The cost of energy has been at the forefront of public debate and household concerns for a while now. Five out of the six big names in the British energy industry have now raised their fuel tariffs and it is estimated that there will be 7.2 million households in fuel poverty this winter.

The average household utility bill now stands at £1,344 – Ofgem figures show that in January 2008 the average dual fuel bill was just £885. This enormous increase in cost has left many homes struggling to make ends meet.

However, the installation of a domestic renewable energy system such as solar panels could be a way of keeping homes out of fuel poverty. Warwick Council recently invested in renewable heating for several social housing tenants to ensure that they could heat their homes effectively this winter.

There are multiple benefits to installing a photovoltaic (PV) system, including reducing carbon output and household expenditure. Solar panels can also generate income thanks to the government's Feed in Tariff (FiT), which reimburses households for electricity produced and any excess that is put into the national grid.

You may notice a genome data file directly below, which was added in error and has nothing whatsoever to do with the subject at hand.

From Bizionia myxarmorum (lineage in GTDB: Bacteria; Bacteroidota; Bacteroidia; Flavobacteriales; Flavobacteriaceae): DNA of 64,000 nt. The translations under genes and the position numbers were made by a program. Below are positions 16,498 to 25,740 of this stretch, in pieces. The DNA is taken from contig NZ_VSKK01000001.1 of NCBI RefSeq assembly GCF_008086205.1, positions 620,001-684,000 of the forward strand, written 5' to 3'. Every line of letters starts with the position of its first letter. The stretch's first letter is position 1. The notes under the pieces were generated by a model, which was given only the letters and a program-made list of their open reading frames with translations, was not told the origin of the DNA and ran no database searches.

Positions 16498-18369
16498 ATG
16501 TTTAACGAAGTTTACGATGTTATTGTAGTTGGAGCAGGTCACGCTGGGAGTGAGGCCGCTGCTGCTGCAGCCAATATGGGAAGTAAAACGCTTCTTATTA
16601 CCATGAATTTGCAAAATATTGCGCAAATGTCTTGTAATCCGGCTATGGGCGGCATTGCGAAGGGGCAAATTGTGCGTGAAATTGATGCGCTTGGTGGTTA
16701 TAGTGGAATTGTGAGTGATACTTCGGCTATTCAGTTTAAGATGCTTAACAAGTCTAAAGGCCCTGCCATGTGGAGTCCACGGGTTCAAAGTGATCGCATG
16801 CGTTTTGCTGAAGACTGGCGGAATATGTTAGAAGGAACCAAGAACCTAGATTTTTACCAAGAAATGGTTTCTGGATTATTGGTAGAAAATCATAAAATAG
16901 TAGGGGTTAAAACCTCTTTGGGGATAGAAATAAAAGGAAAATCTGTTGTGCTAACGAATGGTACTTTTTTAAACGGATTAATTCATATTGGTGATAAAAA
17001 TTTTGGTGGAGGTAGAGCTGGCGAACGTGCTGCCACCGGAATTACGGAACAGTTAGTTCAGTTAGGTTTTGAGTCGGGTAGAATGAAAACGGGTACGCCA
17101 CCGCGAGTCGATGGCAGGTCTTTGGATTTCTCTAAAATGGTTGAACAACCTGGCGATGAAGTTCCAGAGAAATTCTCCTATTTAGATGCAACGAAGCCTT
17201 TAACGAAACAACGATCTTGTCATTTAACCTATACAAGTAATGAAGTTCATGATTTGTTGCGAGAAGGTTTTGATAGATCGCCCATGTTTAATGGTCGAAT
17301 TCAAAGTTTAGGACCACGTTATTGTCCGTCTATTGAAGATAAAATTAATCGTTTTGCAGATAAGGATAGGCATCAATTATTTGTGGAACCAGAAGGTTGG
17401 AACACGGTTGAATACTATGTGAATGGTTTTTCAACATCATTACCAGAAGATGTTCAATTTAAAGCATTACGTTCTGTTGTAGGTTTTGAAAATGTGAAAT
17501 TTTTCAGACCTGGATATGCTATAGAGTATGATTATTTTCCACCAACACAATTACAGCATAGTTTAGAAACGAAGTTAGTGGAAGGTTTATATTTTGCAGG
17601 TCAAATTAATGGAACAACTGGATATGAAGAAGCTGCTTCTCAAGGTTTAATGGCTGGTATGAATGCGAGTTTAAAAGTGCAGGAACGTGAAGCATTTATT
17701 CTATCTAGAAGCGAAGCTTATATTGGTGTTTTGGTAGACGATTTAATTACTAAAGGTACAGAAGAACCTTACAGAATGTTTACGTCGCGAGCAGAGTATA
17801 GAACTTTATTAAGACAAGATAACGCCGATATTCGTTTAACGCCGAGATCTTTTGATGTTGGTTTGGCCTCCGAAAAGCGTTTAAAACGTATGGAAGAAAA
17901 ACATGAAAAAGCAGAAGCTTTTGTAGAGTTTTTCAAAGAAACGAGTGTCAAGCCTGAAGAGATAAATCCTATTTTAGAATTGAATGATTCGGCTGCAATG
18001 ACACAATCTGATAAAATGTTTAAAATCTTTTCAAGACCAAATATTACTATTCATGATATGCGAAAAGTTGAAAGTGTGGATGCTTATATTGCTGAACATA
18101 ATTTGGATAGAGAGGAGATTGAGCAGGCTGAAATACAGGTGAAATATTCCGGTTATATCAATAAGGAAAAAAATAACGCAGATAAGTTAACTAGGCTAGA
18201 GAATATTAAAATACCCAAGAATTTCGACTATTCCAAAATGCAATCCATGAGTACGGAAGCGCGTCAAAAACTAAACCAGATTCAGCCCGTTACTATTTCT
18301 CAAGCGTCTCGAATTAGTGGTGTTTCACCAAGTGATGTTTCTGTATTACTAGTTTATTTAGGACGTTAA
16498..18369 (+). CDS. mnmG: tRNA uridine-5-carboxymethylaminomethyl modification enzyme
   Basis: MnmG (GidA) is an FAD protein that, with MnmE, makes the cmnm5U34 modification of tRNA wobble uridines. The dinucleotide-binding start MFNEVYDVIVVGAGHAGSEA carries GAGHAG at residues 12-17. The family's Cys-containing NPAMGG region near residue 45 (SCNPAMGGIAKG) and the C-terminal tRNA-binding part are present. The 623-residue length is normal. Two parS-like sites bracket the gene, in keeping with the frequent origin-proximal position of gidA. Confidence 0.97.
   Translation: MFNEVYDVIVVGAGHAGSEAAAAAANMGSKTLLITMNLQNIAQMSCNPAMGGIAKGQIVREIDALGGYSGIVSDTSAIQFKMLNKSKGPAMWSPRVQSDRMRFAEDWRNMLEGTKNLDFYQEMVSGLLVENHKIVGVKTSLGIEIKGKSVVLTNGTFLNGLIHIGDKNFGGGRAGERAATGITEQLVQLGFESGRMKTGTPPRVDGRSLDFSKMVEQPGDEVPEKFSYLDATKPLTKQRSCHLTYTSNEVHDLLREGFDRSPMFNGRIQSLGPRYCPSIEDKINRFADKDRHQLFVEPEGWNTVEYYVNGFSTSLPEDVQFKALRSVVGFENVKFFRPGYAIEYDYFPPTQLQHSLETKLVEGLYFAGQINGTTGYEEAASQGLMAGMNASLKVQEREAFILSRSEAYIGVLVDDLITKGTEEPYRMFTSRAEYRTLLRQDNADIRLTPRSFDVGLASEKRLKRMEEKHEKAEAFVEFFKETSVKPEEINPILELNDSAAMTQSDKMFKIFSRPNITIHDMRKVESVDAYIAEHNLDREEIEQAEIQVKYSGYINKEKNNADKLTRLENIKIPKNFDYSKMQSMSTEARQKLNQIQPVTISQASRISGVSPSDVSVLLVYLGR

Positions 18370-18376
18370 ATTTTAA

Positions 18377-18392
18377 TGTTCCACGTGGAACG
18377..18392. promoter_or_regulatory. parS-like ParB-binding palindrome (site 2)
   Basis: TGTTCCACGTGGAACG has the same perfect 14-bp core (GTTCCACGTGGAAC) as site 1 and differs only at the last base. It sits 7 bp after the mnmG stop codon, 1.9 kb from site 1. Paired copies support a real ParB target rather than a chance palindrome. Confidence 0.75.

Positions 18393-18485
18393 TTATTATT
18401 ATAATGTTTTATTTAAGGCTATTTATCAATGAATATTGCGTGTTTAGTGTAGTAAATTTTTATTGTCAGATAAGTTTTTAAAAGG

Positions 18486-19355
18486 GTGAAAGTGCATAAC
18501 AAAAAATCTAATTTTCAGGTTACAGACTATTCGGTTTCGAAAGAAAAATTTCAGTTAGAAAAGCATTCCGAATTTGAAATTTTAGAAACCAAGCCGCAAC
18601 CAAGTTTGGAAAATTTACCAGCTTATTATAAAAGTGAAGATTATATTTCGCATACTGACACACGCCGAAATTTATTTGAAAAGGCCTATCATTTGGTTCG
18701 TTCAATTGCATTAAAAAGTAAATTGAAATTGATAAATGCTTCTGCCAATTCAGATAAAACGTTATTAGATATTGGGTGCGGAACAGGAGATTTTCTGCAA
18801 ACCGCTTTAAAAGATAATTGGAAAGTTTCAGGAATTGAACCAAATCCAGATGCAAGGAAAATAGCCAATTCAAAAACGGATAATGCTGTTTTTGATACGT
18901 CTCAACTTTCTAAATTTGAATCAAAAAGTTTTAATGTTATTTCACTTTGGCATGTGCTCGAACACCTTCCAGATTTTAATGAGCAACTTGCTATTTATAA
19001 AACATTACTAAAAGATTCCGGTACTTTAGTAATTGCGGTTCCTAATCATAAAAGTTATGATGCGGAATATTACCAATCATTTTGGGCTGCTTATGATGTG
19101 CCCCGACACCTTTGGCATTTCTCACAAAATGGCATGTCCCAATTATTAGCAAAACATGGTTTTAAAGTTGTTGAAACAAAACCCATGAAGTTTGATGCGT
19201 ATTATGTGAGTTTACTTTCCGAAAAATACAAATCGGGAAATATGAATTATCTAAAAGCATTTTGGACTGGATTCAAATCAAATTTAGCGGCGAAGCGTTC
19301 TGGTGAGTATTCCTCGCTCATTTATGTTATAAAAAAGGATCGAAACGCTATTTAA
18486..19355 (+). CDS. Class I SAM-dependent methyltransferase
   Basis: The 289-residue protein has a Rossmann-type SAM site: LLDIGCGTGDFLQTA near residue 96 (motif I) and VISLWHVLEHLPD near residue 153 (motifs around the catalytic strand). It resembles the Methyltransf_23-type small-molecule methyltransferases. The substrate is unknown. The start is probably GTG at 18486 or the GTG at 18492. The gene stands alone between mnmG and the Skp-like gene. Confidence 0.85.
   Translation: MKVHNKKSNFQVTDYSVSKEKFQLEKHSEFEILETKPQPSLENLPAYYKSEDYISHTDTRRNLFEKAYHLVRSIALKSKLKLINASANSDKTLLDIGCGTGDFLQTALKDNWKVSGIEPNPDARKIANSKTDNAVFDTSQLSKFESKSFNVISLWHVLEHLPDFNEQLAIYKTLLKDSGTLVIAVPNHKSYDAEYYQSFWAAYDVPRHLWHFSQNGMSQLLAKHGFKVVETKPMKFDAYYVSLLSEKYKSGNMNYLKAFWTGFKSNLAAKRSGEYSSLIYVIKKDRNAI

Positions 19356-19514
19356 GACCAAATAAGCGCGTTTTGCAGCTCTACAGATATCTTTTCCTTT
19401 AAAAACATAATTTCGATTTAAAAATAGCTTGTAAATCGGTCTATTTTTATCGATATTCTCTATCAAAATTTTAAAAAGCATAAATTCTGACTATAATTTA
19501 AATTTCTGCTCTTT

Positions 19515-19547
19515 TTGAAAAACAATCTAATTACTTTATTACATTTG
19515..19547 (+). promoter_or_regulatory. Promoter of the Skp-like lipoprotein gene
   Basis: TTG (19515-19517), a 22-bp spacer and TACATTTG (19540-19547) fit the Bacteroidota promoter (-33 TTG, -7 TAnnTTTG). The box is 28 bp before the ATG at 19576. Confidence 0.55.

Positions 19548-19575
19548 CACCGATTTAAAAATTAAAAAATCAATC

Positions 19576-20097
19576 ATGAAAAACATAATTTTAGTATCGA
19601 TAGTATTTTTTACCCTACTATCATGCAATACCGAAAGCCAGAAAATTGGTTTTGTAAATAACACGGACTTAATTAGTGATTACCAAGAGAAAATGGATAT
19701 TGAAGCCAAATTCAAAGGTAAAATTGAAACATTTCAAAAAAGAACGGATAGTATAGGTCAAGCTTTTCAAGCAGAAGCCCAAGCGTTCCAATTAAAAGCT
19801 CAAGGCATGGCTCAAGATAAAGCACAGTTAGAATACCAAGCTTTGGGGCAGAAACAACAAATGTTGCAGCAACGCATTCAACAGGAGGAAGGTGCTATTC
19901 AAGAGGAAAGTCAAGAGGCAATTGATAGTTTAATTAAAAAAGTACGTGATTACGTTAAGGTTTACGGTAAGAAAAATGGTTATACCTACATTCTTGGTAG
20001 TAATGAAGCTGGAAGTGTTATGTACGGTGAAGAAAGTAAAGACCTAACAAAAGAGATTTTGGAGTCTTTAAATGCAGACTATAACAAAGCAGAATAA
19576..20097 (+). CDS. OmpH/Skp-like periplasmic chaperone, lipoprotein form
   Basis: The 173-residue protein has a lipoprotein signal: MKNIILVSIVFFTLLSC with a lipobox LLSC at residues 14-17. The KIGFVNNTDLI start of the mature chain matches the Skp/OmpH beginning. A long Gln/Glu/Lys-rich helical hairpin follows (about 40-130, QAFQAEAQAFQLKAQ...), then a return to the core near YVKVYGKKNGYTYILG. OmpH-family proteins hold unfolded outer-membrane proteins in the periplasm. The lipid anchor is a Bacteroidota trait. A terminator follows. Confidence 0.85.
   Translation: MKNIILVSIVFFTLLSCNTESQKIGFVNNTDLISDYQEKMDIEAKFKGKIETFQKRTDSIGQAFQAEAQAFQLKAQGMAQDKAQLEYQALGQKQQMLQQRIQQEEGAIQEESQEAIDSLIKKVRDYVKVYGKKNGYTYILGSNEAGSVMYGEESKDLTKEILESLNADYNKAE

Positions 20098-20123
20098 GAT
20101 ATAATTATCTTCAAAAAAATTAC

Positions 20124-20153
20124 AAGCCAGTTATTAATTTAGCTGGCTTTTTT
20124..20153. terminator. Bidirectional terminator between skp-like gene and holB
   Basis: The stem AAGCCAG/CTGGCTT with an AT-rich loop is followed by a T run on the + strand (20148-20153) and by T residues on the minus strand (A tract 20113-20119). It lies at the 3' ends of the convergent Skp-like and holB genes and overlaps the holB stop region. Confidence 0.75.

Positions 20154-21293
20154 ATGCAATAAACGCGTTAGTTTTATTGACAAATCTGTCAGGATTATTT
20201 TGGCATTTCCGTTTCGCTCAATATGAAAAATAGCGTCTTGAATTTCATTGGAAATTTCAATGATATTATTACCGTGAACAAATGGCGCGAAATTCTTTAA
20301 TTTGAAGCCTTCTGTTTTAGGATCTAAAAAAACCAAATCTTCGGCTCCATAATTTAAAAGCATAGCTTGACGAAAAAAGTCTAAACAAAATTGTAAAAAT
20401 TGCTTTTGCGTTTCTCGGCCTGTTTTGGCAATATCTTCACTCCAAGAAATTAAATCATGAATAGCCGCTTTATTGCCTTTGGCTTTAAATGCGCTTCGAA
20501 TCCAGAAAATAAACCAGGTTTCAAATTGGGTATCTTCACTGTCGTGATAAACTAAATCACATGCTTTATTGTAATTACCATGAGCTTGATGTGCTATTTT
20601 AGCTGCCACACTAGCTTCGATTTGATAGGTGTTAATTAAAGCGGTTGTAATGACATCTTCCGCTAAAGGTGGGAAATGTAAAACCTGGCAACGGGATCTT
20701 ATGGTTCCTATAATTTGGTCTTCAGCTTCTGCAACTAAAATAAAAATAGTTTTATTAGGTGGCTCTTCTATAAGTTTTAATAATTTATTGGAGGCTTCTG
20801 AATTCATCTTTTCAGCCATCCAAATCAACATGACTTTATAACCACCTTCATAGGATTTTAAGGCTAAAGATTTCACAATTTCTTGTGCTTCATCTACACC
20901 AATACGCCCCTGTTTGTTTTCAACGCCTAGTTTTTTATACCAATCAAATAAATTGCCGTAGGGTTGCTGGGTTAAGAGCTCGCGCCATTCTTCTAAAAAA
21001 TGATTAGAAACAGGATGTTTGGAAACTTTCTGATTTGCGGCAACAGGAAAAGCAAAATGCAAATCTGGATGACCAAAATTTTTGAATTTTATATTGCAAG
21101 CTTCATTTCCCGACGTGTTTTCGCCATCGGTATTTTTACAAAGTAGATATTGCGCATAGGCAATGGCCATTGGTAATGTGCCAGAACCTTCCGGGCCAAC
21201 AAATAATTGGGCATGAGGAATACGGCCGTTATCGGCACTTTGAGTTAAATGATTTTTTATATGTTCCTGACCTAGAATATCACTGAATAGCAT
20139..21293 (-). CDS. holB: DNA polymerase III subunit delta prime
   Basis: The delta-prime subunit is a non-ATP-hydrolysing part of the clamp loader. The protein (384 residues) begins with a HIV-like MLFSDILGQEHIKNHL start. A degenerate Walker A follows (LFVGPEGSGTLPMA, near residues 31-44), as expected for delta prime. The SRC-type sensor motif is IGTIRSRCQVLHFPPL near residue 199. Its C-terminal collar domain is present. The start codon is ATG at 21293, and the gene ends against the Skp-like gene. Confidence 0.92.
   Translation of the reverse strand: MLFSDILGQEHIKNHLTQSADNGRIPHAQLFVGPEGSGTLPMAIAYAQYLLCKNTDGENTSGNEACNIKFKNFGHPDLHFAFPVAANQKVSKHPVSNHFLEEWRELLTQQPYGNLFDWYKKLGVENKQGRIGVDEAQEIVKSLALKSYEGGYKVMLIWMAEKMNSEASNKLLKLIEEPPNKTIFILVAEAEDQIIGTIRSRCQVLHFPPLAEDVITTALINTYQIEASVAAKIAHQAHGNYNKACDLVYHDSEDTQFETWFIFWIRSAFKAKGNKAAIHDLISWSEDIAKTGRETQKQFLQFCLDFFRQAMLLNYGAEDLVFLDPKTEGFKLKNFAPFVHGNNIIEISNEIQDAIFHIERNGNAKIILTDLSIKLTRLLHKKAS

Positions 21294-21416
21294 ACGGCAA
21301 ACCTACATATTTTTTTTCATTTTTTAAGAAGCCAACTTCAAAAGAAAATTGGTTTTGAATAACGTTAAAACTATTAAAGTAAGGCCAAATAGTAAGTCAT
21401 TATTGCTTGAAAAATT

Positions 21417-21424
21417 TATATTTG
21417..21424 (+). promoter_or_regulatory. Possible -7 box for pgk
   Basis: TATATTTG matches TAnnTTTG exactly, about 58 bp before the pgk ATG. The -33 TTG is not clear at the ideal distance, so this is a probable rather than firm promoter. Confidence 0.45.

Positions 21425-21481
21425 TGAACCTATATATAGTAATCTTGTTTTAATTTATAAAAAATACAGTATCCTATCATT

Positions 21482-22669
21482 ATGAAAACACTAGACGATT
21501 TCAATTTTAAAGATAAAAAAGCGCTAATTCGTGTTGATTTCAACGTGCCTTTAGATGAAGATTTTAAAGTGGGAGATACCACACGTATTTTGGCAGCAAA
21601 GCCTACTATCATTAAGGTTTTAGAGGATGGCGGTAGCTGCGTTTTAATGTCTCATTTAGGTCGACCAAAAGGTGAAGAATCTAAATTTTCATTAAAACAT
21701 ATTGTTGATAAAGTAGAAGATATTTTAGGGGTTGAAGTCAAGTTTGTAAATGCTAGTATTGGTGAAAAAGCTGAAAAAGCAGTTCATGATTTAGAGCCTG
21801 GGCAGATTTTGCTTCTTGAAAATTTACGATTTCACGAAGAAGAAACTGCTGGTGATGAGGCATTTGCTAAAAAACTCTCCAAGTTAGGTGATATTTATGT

The FiT rates were slightly reduced on the first of this month, from 16p/kWh to 15.44p/kWh but due to the rising cost of electricity, the return on solar investments is actually even more than it was prior to the cuts.

Speaking to, industry expert Dr Chris Jardine said: "We’ve seen a 3.5 per cent cut in Feed in Tariffs on residential and small commercial buildings. But at the same time, we’ve seen electricity prices rise by as much as ten per cent in October which more than outweighs the cut in Feed in Tariffs and makes the return on investment from solar projects higher than it was this time last month."

Solar panel installation saw a four per cent rise in September and it is hoped that more households in the UK will move towards renewable systems with the introduction of the Green Deal Cashback Scheme that comes into effect in January.